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What Is the Average Waiting Period for SSDI Benefits to Begin?

If you qualify as an “insured” person, Social Security Disability Insurance (SSDI) provides benefits. This means you worked and paid enough Social Security taxes into the system. Qualifying for SSDI takes an average of three to seven months; however, some applicants can be fast-tracked, while others may take years when pursuing appeals. Once approved, SSDI payments begin after a five-month waiting period from the official onset date of your disability.

If I’m Approved, Why Must I Wait?

Since the SSDI benefits program began in the mid-1950s, the five-month waiting period has ensured applicants genuinely have a lasting disability instead of a short-term illness or injury from which they may recover. This waiting period also discourages those who can work from applying.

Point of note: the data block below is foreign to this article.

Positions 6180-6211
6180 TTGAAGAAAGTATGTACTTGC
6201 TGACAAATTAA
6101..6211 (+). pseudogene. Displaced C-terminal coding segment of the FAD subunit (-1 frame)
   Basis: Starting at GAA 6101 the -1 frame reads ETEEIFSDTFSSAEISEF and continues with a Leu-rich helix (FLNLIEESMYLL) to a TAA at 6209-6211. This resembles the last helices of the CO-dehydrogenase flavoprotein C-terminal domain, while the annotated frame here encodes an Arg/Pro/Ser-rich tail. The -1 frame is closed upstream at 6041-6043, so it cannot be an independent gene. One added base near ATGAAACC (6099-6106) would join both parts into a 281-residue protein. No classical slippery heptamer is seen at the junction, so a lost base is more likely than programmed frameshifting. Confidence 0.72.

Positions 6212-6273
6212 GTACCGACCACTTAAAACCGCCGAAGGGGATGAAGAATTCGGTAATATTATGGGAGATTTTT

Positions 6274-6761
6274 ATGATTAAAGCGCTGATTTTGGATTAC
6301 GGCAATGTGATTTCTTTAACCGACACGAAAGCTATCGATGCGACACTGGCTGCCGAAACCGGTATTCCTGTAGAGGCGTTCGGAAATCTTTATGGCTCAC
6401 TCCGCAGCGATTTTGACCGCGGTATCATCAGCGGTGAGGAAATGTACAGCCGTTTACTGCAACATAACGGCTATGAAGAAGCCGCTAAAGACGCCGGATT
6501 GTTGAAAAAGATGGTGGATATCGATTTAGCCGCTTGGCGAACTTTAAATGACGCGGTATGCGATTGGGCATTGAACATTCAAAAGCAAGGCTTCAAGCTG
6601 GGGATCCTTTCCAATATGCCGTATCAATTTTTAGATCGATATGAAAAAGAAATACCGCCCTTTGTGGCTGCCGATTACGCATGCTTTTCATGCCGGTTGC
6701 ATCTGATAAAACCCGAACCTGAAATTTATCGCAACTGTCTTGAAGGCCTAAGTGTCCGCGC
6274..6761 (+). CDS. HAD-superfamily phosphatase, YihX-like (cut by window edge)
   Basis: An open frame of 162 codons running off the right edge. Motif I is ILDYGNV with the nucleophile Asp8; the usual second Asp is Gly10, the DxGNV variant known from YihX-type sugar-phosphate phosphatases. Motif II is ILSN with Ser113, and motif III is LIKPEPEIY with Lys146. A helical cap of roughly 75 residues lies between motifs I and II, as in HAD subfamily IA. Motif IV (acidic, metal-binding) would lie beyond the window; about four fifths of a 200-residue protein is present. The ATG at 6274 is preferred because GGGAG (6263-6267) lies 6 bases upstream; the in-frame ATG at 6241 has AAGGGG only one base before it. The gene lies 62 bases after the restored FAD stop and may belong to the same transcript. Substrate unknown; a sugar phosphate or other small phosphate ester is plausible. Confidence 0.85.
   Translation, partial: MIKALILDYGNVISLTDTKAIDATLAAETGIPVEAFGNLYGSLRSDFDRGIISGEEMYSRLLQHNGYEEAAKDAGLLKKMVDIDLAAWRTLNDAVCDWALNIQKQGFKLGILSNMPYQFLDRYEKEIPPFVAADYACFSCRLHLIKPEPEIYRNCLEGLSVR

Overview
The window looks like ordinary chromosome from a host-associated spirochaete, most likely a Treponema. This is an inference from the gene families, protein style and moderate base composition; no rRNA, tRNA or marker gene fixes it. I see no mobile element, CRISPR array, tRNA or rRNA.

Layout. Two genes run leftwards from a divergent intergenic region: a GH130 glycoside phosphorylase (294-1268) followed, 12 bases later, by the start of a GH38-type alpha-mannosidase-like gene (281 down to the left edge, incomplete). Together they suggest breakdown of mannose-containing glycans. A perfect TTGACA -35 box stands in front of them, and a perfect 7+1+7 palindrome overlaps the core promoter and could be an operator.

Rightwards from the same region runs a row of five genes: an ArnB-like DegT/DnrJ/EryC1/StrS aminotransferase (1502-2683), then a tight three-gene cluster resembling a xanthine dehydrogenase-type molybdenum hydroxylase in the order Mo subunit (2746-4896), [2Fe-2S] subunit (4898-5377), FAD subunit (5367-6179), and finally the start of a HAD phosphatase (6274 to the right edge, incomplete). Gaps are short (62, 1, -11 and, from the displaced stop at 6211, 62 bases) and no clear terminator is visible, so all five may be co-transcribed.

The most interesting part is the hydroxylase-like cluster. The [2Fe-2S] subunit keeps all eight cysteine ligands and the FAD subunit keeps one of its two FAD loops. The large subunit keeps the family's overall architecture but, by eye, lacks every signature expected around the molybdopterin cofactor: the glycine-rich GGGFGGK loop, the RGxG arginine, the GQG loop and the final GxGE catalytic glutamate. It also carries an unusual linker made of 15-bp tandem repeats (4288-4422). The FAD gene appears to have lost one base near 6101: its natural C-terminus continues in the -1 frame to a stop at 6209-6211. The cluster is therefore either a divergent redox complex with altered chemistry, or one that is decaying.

Congressional research finds that eliminating the waiting period would be costly. For those truly in need, a 2020 federal law eliminates the wait in specific circumstances, such as a disability due to amyotrophic lateral sclerosis (ALS).

You may also skip the waiting period if you go back on disability after being off benefits for up to five years if your SSDI stopped when you returned to work and exceeded Social Security’s earnings limit for disabled beneficiaries. Benefits can resume immediately through the expedited reinstatement provision. Provisional benefits are available for up to six months while Social Security determines if you are entitled to SSDI again.